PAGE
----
A new robotic training method targeting posture and crouch gait in children with cerebral palsy (CP) was developed by a research team from the School of Engineering and Applied Science at Columbia University.
In a pilot study titled “Robot-driven downward pelvic pull to improve crouch gait in children with cerebral palsy,” published in the journal Science Robotics, team leader Sunil Agrawal described how his team’s robotic training system was engineered to improve muscle strength and coordination.
“One of the major reasons for crouch gait is weakness in soleus muscles,” Agrawal, a professor of mechanical engineering and of rehabilitation and regenerative medicine, said in a news release. The soleus is an extensor muscle from just below the knee to the heel that plays a key role in preventing the knee from collapsing and providing propulsion during movement, or gait cycles.
“We hypothesized that walking with a downward pelvic pull would strengthen extensor muscles, especially the soleus, against the applied downward pull and would improve muscle coordination during walking,” Agrawal said.
“We took an approach opposite to conventional therapy with these children: Instead of partial body weight suspension during treadmill walking, we trained participants to walk with a force augmentation,” he said.
Knowing that the soleus muscle is activated more intensely when weight is added to the body during walking, researchers focused on strengthening the soleus, hypothesizing that this would help children with crouch gait increase their standing and walking abilities.
The researchers developed the Tethered Pelvic Assist Device (TPAD) system as a light, wearable, cable-driven robot that assists movement when walking on a treadmill.
“TPAD is a unique device because it applies external forces on the human body during walking,” said Jiyeon Kang, a PhD candidate and lead author of the study. “The training with this device is distinctive because it does not add mass/inertia to the human body during walking.”
Working with six children with cerebral palsy over six weeks, the team examined their muscle strength and coordination while continuously monitoring motion and ground reaction forces.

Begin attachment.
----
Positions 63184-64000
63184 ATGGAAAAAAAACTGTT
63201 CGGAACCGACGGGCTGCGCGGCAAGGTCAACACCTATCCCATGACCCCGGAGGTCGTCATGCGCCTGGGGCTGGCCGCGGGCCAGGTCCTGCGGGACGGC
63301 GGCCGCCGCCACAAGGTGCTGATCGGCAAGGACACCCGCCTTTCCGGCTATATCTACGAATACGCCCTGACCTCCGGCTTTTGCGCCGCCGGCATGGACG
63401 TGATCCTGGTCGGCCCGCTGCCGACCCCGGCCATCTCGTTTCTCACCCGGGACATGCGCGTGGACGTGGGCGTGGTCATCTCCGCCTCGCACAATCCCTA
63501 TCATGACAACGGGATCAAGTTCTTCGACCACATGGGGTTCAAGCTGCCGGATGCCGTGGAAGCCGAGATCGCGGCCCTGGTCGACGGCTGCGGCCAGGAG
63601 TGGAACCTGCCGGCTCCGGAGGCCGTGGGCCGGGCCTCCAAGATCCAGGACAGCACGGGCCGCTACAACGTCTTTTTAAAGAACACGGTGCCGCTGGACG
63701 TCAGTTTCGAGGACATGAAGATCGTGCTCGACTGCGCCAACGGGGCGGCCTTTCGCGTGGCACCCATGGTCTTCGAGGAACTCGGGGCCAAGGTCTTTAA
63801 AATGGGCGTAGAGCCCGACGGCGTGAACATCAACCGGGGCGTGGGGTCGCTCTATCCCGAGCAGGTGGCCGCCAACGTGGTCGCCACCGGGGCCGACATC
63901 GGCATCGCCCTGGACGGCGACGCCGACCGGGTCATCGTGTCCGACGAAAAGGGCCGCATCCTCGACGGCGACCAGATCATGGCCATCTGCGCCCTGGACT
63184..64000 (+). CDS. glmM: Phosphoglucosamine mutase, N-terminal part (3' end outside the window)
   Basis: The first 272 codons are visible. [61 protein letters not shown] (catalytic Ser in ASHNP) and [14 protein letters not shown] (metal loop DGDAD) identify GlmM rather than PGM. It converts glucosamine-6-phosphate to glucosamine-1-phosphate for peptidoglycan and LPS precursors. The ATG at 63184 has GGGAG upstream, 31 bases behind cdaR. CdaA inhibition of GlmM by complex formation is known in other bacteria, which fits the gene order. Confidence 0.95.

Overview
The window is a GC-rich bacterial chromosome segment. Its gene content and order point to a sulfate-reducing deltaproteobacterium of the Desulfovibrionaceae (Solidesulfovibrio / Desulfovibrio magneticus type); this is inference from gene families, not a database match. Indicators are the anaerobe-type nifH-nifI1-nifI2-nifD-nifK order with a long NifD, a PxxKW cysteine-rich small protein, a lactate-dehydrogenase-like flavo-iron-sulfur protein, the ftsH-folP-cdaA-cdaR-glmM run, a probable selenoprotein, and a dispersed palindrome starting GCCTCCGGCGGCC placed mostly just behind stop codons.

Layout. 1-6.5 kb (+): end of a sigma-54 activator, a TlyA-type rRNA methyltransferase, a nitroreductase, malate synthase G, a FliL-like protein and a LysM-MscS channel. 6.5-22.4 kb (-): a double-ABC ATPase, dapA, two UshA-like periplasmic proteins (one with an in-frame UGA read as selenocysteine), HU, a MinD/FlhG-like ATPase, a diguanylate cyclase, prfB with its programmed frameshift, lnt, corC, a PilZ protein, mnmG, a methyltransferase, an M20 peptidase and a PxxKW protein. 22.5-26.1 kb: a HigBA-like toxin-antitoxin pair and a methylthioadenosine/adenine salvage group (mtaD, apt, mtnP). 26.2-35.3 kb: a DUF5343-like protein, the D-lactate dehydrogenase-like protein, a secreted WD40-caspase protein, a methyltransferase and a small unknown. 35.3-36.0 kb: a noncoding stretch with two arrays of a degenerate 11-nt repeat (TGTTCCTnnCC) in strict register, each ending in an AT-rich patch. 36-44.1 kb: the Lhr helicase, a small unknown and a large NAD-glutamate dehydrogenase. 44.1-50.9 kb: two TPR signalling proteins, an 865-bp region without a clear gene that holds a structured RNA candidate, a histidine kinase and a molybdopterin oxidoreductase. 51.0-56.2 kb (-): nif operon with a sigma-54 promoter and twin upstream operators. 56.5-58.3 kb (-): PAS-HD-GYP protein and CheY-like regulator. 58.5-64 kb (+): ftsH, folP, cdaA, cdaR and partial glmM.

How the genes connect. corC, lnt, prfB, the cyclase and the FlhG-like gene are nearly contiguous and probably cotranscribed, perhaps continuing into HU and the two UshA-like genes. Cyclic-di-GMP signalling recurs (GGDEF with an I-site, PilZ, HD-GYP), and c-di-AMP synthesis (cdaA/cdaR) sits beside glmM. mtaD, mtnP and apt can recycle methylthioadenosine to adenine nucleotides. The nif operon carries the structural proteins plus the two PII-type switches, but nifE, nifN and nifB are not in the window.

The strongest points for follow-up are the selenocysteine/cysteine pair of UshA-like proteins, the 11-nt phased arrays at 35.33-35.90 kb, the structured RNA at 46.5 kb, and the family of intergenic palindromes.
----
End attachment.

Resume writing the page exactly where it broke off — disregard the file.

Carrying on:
They found that the training was effective in both enhancing the children’s upright posture and improving their muscle coordination. Other walking features like step length and range of motion also improved.
“Feedback from the parents and children involved in this study was consistent. They reported improved posture, stronger legs, and faster walking speed, and our measurements bear that out,” said Heakyung Kim, a Columbia University professor of pediatrics who treated the children involved in the trial.
“We think that our robotic TPAD training with downward pelvic pull could be a very promising intervention for these children,” Kim added.
Among other symptoms of cerebral palsy, such as slow walking speed or reduced range of motion of the joints, crouch gait is characterized by excessive flexion of the hips, knees, and ankles. It’s caused by a combination of weak extensor muscles that can’t hold an upright posture along with tight flexor muscles that limit the joints’ range of motion.
While providing propulsion to complete the gait cycle, the soleus keeps the shank upright during the mid-stance phase of the cycle to help the knee extend properly.
“Currently, there is no well-established physical therapy or strengthening exercise for the treatment of crouch gait,” Agrawal said.
The research team plans to continue testing the robotic training method in clinical studies, eventually with larger groups of patients and potentially with children who have hemiplegic and quadriplegic cerebral palsy.
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